Last week marked my third trip to Pulau Tioman and my second time on my school’s annual field trip for environmental science students. I am still very much a high school graduate, thankfully, but every year the trip takes two teaching assistants with it to manage, maintain, and distribute equipment. A close friend and I volunteered for the roles this year. Even if it meant four hours the night before organizing tubes and water quality kits, five days on Tioman is difficult to turn down.
The island, located off the coast of Malaysia, was named one of the world’s most beautiful by Times in the 1970s. Since then it’s been flooded by tourists—divers, snorkelers, people looking for a weekend beach getaway from Singapore. Still it retains a feeling of isolated wild—it remains a rainforest island.
And that feeling is why people come, because on the surface, approaching in a ferry or looking up from the beach, Tioman glistens unblemished green. But this means the forests, especially those by the sea, are heavily visited. Tourism often crosses the border into exploitation here, as ATVs rumble up and down the paths, large trees become picnic spots, and freshwater streams become bathing sites. It is the familiar balancing act between development and preservation.
So when we hiked into the forest, our path’s edge was marked by thick black water pipes. In some places the pipes were old enough, mossed enough, that you could nearly mistake them for lianas, but not quite. In their shadows, peacock ferns glimmered blue, evolved over centuries to photosynthesize from the hazy green reflection of forest floor: a more commensalistic relationship than the anthropogenic one. Only further up the steep slopes, unreachable by casual tourists, do the forests relax into a truer wild—close to the coast and the resorts, they exist for consumption.
Even still, when we visited those freshwater streams we spent fascinated minutes examining the weird wriggling forms of dragonfly nymphs and dozens of transparent shrimp hiding under the rocks, next to the plastic food wrappers left by visitors and the artificial shower of a broken water pipe—ecosystems cycling just beneath the surface.
My favorite parts of Tioman lay there. On our first afternoon, we went snorkeling out to the house reef. The advantage of being a teaching assistant is that I’m no longer required to wear a life jacket by school safety standards. When we reached the small corals—branched staghorns and whorled brains—I dove down towards them, passing through brilliant blue schools of fish like air. For a moment I hung unanchored to ground, to surface, to world. It was easy to forget I could not stay among those colors forever, that I had to return to oxygen.
Later I saw a turtle mimic my same journey with much more skill—watched it duck its head out of the water, small and wrinkled, for a moment just within reach, and then turn and in one fluid motion sink down, down, down into the deep blue. I tried diving after it, over and over, while it fed on corals at the sea floor some ten meters below. But it did not come up like I had to, over and over, because the water was its world, and not mine. In the end it descended out of sight, its dark body inked into ocean.
One night the water came to meet us. An intertidal survey is routine on these trips, but the low tides during the days we were there all left us too wet to conduct any real work. In the end we decided to hold the survey during the midnight low tide, and dragged students out of bed at 11 PM to put on still-damp water shoes and cram their phones in Ziplocs collected from every corner of our makeshift classroom.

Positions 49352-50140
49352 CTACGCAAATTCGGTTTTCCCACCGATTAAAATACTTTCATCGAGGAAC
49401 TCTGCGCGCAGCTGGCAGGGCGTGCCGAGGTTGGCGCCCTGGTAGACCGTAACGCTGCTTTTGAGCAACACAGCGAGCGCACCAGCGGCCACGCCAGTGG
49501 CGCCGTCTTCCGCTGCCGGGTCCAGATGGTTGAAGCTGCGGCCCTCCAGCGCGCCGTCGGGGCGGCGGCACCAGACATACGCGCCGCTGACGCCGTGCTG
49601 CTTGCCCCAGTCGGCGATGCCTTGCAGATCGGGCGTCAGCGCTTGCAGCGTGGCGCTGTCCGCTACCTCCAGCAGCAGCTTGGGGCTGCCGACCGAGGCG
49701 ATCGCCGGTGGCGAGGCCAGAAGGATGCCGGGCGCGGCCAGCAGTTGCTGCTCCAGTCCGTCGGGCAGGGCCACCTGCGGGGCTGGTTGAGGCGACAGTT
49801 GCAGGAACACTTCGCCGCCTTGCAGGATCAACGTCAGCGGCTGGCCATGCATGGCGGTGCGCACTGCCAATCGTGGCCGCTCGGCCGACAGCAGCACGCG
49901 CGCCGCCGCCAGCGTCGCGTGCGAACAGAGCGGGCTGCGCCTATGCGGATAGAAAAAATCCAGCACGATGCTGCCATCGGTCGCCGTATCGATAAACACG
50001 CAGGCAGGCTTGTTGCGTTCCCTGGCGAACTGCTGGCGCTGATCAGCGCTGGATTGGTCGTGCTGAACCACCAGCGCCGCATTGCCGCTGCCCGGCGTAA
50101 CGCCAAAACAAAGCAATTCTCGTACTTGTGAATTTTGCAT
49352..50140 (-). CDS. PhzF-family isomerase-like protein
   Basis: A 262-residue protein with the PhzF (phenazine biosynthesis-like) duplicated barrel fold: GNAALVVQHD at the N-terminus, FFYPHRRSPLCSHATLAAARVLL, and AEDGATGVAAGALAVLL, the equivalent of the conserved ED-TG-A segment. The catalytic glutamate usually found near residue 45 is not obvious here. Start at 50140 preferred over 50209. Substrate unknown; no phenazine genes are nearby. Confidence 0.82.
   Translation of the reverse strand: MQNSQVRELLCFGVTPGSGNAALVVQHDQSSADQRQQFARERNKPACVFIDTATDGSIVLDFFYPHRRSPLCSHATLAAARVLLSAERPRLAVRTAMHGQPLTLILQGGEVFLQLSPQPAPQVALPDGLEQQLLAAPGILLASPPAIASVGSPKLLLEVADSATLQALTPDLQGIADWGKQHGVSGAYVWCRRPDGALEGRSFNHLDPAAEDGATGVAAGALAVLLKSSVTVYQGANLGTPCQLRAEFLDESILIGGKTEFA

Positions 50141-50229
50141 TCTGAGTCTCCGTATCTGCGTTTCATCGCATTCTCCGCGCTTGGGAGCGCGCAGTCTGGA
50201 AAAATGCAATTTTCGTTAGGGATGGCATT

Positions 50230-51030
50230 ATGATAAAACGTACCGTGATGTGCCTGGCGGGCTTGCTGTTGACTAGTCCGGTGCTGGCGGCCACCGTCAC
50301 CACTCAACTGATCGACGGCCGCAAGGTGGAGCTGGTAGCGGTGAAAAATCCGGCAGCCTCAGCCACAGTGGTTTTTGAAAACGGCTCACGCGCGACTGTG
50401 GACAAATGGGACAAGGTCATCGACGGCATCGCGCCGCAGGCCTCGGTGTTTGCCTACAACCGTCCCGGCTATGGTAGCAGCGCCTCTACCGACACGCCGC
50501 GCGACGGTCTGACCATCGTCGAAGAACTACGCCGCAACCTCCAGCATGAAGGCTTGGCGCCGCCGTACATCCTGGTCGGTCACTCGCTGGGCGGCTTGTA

Low tide turns the sea inside out. Students gasped when they came onto the beach and saw the rocks stripped open, gleaming like bones beneath the sky. I wandered with a torch among them, kneeling near rock pools and watching the fish swim into reach. Gobies darted in and out of their depressions in the sand, disappearing in silt clouds as soon as a curious eye poked out. Small fish with bodies outlined in fluorescent markings hovered frozen when you got close. Two pufferfish had been left behind and sat, marooned, in shallow water. Their fat bodies and large eyes seemed out-of-place now that they met atmosphere, where underwater their oddity seemed only natural among the foreign forests of coral.
We came across crabs, too, darting from shadow to shadow, plump sea cucumbers, curled in on themselves like question marks, an octopus out of the water. The incongruity of the latter stopped me in my tracks. I illuminated its round eyes, its bulbous head, its slimy body in turn. It seemed so inelegant. Its tentacles sprawled like ropes, curving unnaturally over the rocks: how could something like that move? Then I turned to call my teacher to see it, and when I looked back it had vanished into the dark. Later, when we came across another in a pool, it slipped fluidly from one end to the other as if part of the water.
By the end of the survey we had walked all the way across the rocks to where the corals began to bloom. We found a catshark there; the waves—stronger here now we had touched open ocean—disembodied the fish to dappled geometry. We watched it twine through the pools, coming meters from our feet, drawing intricate spirals across the water. Its white-spotted back echoed the stars above. I looked out: on the horizon the black sea and the black sky melted together. For a moment, there were no edges anywhere, and all that was left behind was the world.